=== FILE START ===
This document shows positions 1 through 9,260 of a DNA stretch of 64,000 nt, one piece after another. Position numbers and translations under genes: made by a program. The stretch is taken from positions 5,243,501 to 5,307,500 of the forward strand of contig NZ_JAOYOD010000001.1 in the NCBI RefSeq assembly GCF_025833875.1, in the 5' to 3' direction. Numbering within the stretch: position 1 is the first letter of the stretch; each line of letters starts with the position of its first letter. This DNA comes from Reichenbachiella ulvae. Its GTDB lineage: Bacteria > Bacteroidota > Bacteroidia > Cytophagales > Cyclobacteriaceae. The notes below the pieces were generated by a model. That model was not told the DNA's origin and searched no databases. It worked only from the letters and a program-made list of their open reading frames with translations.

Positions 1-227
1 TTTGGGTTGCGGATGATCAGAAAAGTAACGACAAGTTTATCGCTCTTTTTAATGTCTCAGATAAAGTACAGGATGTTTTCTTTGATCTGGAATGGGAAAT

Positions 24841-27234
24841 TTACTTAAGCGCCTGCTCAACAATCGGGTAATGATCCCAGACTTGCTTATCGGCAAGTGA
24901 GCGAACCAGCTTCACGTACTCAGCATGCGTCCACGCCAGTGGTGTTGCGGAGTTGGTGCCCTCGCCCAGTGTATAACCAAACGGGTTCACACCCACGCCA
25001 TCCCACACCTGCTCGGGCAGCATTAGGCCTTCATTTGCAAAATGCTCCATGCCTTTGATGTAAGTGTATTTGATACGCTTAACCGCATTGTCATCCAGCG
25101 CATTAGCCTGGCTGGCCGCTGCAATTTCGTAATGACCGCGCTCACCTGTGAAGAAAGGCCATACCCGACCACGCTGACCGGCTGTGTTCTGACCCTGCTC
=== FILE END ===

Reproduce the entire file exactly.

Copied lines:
This document shows positions 1 through 9,260 of a DNA stretch of 64,000 nt, one piece after another. Position numbers and translations under genes: made by a program. The stretch is taken from positions 5,243,501 to 5,307,500 of the forward strand of contig NZ_JAOYOD010000001.1 in the NCBI RefSeq assembly GCF_025833875.1, in the 5' to 3' direction. Numbering within the stretch: position 1 is the first letter of the stretch; each line of letters starts with the position of its first letter. This DNA comes from Reichenbachiella ulvae. Its GTDB lineage: Bacteria > Bacteroidota > Bacteroidia > Cytophagales > Cyclobacteriaceae. The notes below the pieces were generated by a model. That model was not told the DNA's origin and searched no databases. It worked only from the letters and a program-made list of their open reading frames with translations.

Positions 1-227
1 TTTGGGTTGCGGATGATCAGAAAAGTAACGACAAGTTTATCGCTCTTTTTAATGTCTCAGATAAAGTACAGGATGTTTTCTTTGATCTGGAATGGGAAAT

Positions 24841-27234
24841 TTACTTAAGCGCCTGCTCAACAATCGGGTAATGATCCCAGACTTGCTTATCGGCAAGTGA
24901 GCGAACCAGCTTCACGTACTCAGCATGCGTCCACGCCAGTGGTGTTGCGGAGTTGGTGCCCTCGCCCAGTGTATAACCAAACGGGTTCACACCCACGCCA
25001 TCCCACACCTGCTCGGGCAGCATTAGGCCTTCATTTGCAAAATGCTCCATGCCTTTGATGTAAGTGTATTTGATACGCTTAACCGCATTGTCATCCAGCG
25101 CATTAGCCTGGCTGGCCGCTGCAATTTCGTAATGACCGCGCTCACCTGTGAAGAAAGGCCATACCCGACCACGCTGACCGGCTGTGTTCTGACCCTGCTC